The whole party rose accordingly, and under Mrs. Rushworth’s guidance were shewn through a number of rooms, all lofty, and many large, and amply furnished in the taste of fifty years back, with shining floors, solid mahogany, rich damask, marble, gilding, and carving, each handsome in its way. Of pictures there were abundance, and some few good, but the larger part were family portraits, no longer anything to anybody but Mrs. Rushworth, who had been at great pains to learn all that the housekeeper could teach, and was now almost equally well qualified to shew the house.

And soon they come to the chapel, the one physical space in the book that can truly be said to be modeled on Stoneleigh:

Having visited many more rooms than could be supposed to be of any other use than to contribute to the window–tax, and find employment for housemaids, “Now,” said Mrs. Rushworth, “we are coming to the chapel, which properly we ought to enter from above, and look down upon; but as we are quite among friends, I will take you in this way, if you will excuse me.”

They entered. Fanny’s imagination had prepared her for something grander than a mere spacious, oblong room, fitted up for the purpose of devotion: with nothing more striking or more solemn than the profusion of mahogany, and the crimson velvet cushions appearing over the ledge of the family gallery above. “I am disappointed,” said she, in a low voice, to Edmund. “This is not my idea of a chapel. There is nothing awful here, nothing melancholy, nothing grand. Here are no aisles, no arches, no inscriptions, no banners. No banners, cousin, to be ‘blown by the night wind of heaven.’ No signs that a ‘Scottish monarch sleeps below.’”

[…] Having visited many more rooms than could be supposed to be of any other use than to contribute to the window–tax, and find employment for housemaids, “Now,” said Mrs. Rushworth, “we are coming to the chapel, which properly we ought to enter from above, and look down upon; but as we are quite among friends, I will take you in this way, if you will excuse me.”

They entered. Fanny’s imagination had prepared her for something grander than a mere spacious, oblong room, fitted up for the purpose of devotion: with nothing more striking or more solemn than the profusion of mahogany, and the crimson velvet cushions appearing over the ledge of the family gallery above. “I am disappointed,” said she, in a low voice, to Edmund. “This is not my idea of a chapel. There is nothing awful here, nothing melancholy, nothing grand. Here are no aisles, no arches, no inscriptions, no banners. No banners, cousin, to be ‘blown by the night wind of heaven.’ No signs that a ‘Scottish monarch sleeps below.’”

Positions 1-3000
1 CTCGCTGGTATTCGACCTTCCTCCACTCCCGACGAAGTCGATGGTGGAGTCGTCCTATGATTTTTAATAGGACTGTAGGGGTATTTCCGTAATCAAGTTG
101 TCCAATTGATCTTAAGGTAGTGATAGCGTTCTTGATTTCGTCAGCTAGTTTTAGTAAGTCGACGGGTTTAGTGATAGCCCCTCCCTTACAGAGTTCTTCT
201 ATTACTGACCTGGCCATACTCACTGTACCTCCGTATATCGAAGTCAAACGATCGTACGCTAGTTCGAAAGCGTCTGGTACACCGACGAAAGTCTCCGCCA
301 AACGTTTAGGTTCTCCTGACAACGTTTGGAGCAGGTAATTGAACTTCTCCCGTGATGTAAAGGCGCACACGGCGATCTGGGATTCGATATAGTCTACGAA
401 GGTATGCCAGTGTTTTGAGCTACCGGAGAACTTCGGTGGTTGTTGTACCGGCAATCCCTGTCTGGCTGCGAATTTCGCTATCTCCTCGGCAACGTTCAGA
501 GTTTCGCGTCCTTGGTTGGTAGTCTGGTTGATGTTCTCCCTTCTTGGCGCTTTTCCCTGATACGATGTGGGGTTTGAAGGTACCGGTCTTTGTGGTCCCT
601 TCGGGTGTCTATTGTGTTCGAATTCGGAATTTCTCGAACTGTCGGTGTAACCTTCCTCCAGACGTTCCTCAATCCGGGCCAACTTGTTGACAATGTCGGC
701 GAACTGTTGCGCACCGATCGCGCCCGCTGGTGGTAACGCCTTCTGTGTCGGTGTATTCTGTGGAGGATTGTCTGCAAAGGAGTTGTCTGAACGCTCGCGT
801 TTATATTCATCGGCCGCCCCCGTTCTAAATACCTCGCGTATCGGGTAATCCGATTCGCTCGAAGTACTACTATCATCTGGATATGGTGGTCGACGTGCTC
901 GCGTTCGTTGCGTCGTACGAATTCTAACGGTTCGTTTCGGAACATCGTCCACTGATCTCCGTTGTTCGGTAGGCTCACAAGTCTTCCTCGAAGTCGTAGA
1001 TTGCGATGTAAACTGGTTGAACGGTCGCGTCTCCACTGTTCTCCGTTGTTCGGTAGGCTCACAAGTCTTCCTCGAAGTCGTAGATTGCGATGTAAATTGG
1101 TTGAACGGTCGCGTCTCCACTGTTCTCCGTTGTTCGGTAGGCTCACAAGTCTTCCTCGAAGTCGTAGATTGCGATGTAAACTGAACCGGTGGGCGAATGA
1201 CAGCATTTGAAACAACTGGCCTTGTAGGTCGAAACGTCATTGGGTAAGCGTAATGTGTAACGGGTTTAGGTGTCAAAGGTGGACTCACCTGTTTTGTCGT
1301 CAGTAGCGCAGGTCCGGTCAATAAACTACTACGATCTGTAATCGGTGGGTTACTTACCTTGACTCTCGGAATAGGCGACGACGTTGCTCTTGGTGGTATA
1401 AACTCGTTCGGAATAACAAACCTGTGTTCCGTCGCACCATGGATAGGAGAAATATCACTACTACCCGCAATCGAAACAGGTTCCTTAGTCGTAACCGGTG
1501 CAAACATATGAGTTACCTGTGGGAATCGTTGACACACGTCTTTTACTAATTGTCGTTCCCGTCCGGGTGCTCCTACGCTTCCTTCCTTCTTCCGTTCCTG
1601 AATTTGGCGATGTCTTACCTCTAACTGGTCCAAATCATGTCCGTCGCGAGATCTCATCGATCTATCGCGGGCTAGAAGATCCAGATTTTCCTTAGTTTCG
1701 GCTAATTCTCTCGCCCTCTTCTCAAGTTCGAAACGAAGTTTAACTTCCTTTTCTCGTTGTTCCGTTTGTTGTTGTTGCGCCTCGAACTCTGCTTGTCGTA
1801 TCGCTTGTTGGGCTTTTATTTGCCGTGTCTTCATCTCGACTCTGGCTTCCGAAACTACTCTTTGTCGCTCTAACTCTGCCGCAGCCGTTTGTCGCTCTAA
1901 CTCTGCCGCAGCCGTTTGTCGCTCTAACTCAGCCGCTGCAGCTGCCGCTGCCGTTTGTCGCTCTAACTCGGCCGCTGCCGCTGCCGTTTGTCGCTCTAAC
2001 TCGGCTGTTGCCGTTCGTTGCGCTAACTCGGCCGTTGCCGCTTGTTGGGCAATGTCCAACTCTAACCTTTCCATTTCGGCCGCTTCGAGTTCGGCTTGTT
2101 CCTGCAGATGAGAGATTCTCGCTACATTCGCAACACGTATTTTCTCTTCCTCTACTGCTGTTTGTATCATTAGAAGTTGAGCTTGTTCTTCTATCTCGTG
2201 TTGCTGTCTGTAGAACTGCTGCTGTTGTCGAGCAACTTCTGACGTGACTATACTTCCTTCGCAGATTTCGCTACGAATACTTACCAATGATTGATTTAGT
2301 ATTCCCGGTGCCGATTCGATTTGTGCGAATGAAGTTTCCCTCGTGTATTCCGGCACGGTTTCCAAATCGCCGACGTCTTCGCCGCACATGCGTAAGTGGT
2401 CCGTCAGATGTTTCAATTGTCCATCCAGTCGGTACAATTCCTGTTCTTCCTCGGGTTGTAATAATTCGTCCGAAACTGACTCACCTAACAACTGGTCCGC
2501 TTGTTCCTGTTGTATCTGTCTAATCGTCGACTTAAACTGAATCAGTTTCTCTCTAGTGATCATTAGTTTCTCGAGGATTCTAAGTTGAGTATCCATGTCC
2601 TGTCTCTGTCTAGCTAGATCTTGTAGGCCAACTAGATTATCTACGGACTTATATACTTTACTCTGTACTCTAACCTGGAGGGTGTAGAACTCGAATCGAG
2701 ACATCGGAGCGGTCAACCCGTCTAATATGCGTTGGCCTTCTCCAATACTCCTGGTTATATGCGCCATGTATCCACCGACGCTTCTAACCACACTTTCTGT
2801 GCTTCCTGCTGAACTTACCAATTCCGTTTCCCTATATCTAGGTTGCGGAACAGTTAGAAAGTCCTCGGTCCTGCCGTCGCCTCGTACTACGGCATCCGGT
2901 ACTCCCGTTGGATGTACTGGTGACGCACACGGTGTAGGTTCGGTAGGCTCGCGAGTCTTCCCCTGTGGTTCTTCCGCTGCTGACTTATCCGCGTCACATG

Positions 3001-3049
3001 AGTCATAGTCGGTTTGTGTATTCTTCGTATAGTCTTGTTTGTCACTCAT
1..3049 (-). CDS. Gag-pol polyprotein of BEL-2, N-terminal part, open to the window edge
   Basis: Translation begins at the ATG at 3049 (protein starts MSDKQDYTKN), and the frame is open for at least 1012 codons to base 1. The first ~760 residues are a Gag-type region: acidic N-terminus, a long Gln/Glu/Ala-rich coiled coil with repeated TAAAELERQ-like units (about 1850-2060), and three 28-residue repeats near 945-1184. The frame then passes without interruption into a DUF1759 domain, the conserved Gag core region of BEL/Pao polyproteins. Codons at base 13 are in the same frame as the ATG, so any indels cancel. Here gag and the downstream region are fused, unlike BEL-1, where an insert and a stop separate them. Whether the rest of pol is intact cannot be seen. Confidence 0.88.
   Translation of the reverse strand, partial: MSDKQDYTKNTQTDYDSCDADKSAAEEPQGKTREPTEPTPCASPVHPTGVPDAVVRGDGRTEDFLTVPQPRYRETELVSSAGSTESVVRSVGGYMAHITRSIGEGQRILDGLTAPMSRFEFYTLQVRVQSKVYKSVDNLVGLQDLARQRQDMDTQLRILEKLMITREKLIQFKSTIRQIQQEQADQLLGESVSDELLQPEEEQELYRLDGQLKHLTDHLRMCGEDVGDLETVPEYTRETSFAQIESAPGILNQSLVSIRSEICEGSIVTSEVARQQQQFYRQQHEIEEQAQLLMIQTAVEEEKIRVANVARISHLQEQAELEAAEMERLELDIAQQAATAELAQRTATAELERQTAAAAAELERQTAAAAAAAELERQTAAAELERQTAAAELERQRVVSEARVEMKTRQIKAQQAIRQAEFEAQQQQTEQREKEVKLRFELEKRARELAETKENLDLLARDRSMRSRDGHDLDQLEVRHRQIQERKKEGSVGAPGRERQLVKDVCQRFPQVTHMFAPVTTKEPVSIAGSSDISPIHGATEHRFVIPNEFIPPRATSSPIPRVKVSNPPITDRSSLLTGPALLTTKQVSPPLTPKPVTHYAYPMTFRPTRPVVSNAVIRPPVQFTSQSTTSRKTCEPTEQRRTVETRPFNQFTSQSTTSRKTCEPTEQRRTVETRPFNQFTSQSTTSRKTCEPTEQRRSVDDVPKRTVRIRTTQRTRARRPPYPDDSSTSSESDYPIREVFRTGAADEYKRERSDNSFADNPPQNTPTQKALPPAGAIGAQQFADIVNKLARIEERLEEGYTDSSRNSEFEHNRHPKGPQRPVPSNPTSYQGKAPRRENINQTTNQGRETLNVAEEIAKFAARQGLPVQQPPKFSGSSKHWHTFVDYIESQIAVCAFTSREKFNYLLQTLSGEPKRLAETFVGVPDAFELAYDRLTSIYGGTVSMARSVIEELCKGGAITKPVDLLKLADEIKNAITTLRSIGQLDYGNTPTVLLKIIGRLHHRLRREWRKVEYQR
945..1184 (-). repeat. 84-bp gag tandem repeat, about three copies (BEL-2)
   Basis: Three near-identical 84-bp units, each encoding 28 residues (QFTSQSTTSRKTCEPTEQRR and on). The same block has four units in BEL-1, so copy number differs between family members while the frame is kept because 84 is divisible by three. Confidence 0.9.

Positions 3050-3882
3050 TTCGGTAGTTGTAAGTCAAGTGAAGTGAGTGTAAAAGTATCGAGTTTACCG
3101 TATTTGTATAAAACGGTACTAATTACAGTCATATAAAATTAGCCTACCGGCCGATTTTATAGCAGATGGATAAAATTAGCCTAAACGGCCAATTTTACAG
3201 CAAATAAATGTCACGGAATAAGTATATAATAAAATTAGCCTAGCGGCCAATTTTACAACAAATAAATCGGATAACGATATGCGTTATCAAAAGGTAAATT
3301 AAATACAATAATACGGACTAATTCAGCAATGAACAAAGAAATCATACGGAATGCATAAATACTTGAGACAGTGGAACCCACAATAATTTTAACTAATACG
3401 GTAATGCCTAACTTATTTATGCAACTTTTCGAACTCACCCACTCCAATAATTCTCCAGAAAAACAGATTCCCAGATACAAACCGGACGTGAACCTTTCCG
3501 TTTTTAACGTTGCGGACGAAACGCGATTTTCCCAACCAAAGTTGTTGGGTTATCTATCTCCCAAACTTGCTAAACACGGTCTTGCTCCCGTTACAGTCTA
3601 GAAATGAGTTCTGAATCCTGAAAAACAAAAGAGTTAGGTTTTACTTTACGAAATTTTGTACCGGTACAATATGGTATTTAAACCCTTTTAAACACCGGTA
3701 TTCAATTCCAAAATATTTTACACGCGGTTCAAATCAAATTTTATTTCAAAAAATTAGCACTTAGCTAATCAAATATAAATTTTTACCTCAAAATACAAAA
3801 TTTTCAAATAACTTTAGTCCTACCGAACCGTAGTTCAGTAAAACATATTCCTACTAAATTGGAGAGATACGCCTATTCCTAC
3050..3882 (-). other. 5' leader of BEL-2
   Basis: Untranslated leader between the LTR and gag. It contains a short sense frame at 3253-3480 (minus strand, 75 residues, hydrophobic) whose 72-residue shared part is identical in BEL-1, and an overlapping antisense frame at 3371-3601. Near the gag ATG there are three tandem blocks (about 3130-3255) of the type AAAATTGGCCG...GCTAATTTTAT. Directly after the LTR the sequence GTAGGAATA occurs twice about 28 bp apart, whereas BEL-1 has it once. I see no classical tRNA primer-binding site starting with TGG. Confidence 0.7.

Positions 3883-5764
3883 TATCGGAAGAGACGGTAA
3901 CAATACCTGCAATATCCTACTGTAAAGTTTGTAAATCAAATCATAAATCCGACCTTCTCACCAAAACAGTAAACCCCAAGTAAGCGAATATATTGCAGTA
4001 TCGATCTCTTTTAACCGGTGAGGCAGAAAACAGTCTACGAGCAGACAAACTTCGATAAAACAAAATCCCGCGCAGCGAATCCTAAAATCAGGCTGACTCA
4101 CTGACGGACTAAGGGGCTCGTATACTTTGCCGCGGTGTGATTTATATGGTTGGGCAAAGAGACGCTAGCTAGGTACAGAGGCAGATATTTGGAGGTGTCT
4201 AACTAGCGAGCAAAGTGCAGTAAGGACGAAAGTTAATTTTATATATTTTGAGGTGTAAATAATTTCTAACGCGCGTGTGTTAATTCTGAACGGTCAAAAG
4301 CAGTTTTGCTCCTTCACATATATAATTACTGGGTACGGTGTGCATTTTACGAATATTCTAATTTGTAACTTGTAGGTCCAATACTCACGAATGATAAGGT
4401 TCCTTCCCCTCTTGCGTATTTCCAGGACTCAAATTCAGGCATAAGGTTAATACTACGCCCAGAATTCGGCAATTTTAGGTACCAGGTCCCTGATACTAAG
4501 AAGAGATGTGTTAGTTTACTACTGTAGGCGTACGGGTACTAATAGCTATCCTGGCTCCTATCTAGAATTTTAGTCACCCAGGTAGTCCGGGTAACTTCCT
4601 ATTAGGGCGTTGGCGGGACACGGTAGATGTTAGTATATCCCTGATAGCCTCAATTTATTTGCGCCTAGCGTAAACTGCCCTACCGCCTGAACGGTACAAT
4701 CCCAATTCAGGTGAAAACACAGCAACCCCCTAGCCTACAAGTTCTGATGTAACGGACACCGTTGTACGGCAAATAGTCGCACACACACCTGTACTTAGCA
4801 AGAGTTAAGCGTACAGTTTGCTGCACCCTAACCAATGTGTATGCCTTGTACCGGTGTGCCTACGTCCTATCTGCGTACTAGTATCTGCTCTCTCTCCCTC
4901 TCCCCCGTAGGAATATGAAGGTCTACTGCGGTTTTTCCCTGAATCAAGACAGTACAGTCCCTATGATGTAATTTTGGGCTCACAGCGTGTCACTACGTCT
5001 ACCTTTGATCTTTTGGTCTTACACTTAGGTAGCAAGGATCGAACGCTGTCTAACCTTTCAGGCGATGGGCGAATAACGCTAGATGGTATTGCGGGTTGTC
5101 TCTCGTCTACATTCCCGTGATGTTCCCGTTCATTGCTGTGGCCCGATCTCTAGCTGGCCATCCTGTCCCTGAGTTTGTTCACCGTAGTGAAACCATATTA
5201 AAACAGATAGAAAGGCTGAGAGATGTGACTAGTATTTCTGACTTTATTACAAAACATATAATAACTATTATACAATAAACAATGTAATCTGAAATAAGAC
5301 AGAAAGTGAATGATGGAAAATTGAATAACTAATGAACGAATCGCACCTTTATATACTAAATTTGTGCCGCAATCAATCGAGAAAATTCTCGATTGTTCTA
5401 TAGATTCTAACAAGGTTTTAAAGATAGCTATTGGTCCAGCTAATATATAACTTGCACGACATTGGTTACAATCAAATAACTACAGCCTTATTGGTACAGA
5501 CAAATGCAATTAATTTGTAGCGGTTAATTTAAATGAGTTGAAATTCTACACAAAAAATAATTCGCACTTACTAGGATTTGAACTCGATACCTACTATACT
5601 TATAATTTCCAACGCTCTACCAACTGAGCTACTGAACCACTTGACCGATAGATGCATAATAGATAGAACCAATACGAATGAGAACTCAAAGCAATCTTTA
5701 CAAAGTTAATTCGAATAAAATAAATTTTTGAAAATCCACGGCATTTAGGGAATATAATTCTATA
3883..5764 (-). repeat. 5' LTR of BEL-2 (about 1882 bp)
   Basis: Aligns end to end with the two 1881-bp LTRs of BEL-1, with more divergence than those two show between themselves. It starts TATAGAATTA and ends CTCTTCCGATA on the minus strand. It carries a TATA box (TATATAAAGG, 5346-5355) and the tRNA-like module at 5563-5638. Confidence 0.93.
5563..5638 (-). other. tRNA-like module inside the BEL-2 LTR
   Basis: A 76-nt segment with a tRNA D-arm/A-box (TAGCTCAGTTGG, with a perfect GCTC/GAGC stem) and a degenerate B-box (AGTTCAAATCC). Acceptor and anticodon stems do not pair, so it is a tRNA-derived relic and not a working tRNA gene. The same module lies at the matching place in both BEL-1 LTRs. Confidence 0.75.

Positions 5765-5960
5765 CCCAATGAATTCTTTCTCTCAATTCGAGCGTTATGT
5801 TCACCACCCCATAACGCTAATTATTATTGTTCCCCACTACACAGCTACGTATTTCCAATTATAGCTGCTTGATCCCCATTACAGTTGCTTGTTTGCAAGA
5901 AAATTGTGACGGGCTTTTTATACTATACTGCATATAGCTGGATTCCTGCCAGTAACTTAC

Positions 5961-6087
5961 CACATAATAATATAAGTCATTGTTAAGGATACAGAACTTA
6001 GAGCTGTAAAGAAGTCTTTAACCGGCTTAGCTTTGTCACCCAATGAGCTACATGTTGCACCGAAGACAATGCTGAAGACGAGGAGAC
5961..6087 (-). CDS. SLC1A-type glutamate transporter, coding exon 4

It seems that what stood out Jane’s mind was the utilitarian nature of the chapel. This was not a medieval place of worship, painted round with red vines and filled with centuries of intricate wood carvings. It didn’t even have the cachet of the little Saxon stone church her father preached in, sanctified by untold generations of christenings and burials. This was a place where working people came to be preached to by a working minister, and the family, instead of suffering to be seated alongside the parishioners with only a wooden box to protect them from the sight of gap-toothed old widows, were granted the privilege of a seat high above the teeming masses of maids and butlers.

Not that it isn’t nice, but yes, it does strike one as “a mere spacious, oblong room, fitted up for the purpose of devotion:”

The notorious crimson velvet cushions are still present, still appearing over the ledge like they must have been in 1806. Here is consistency to warm even Fanny’s heart. But would she have been disappointed to learn that Edward Leigh originally wanted them in blue velvet, and was forced into crimson due to a shortage of blue? How differently would Maria’s story have unfolded if only those cushions had not been of such a suggestively passionate hue? The world may never know.